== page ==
On the wider issue of the legality of the continued use of “fenn” traps set for other species, it would be helpful if comments were moderated appropriately. While Lizziebusy clearly enjoys a google search and a cut and paste, what she has failed to clarify is the difference between the mk4 and mk6 fenn traps. I anticipate this may because she doesn’t understand it herself. The importantance here is that the mk6 remains legal for use to target mink. Whether it’s a suitable trap is another discussion, but as others have commented, we should be dealing with the clear legal position where possible.

    Set as river man has suggested, or on a gwct design mink raft, then a mk6 fenn can arguably be set to target mink while carrying very little risk of catching a stoat.

    As a final point, in the context of mink and the newly approved traps. While some have been approved for targeting mink, I question whether the required aperture dimensions for the required tunnel would admit a full grown male mink to allow it to reach the trap plate…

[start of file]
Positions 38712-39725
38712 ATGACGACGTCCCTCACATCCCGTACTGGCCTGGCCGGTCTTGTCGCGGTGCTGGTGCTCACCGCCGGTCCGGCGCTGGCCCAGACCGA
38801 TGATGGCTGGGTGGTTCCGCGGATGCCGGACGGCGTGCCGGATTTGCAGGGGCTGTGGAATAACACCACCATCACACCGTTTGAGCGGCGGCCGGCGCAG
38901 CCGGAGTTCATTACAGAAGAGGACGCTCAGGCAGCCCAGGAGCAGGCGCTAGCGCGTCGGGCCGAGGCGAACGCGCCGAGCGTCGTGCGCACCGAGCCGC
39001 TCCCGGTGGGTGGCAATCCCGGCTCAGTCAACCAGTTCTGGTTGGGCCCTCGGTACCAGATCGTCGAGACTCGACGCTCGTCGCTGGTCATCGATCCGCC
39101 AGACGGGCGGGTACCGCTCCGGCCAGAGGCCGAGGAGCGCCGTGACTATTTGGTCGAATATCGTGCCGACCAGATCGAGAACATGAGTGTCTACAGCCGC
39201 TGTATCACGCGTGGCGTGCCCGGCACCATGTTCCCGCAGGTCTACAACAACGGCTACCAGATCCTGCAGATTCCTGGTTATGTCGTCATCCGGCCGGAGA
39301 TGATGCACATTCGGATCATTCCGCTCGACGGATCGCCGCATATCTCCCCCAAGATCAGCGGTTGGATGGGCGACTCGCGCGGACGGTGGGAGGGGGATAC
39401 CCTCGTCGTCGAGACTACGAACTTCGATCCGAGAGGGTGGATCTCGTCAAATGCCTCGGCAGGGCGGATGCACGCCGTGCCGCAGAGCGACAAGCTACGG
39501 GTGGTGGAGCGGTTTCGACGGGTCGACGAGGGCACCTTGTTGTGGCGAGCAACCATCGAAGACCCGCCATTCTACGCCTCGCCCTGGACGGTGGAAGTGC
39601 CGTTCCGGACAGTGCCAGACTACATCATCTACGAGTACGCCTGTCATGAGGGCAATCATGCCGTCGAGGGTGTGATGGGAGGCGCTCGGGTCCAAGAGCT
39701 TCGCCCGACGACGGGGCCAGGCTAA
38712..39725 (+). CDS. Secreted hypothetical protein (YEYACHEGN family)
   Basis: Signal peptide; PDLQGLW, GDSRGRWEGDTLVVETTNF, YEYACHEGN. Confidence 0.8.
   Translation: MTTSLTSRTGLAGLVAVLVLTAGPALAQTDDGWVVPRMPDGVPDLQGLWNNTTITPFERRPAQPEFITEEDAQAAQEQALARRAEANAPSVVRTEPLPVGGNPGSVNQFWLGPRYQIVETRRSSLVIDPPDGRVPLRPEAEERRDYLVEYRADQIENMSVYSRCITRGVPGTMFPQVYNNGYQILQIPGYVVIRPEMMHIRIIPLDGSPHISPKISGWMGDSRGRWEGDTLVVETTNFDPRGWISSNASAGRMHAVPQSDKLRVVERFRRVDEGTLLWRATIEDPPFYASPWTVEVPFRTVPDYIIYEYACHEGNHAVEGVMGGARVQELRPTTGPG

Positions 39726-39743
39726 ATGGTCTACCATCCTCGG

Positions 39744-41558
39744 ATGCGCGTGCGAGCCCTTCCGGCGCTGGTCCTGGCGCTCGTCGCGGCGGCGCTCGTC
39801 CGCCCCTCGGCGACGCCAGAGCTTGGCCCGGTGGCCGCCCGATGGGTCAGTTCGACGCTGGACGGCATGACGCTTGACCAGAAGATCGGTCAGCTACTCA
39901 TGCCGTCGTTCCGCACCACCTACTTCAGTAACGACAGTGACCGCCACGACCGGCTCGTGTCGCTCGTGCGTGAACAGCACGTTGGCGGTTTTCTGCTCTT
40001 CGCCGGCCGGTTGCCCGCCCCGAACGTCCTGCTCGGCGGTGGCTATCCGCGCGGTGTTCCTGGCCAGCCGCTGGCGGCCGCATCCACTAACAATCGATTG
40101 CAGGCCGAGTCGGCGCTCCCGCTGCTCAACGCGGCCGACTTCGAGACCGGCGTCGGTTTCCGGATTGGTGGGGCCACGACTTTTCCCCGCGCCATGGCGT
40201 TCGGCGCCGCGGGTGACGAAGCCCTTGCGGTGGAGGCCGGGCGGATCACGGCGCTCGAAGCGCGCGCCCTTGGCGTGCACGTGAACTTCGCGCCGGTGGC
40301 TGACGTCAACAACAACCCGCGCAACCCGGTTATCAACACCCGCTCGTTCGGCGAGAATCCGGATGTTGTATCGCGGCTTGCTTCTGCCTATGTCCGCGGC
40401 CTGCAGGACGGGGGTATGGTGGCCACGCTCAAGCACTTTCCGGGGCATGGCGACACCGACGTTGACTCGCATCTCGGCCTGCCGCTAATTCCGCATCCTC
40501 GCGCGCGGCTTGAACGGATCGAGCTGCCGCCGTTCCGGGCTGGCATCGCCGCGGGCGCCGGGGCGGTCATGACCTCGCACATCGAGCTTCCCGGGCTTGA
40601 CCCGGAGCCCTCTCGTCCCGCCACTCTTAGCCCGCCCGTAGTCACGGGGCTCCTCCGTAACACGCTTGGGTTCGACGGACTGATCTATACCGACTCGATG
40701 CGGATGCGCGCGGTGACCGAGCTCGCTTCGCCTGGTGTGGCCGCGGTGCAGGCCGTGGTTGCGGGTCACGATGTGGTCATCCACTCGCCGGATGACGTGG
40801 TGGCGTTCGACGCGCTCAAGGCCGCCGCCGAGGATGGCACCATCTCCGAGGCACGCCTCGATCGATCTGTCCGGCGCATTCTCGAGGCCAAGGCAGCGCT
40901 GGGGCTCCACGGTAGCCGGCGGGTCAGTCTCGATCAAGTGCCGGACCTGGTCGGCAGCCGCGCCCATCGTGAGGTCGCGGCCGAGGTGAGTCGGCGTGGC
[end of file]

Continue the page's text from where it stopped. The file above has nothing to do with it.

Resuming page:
11. I have arrived very late to the discussion but I am currently doing an MSc in Ecology and doing a piece of coursework on mink removal. If there’s ground nesting birds, such as grouse in this area. It’s highly likely that the target for the trap was mink. I’ve been reading through the Spring Order schedules and although the Fenn Mark IV has been removed from mink and stoat the Mark VI is still listed as a viable option for mink. Live trapping is obviously the better solution to avoid catching non-target species but if you have a large range to cover it is impossible to check every trap twice a day. Leaving animals confined in a small space for an extensive period could be considered crueler than an instant death. I think the solution would be to prove that mink are in the area before being allowed to set up the traps. I think the blame for all of this is on the fur industry.